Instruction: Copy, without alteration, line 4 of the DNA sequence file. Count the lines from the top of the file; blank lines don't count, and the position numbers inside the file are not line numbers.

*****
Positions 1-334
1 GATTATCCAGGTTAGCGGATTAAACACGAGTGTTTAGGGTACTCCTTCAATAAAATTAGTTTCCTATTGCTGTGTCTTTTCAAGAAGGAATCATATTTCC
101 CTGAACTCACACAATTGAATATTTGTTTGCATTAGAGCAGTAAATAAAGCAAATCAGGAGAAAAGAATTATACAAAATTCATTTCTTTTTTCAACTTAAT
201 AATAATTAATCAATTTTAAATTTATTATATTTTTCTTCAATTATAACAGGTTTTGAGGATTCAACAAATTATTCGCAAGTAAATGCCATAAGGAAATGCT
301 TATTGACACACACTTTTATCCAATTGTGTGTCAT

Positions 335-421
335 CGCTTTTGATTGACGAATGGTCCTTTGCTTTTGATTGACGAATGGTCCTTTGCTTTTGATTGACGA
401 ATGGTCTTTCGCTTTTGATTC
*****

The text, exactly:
201 AATAATTAATCAATTTTAAATTTATTATATTTTTCTTCAATTATAACAGGTTTTGAGGATTCAACAAATTATTCGCAAGTAAATGCCATAAGGAAATGCT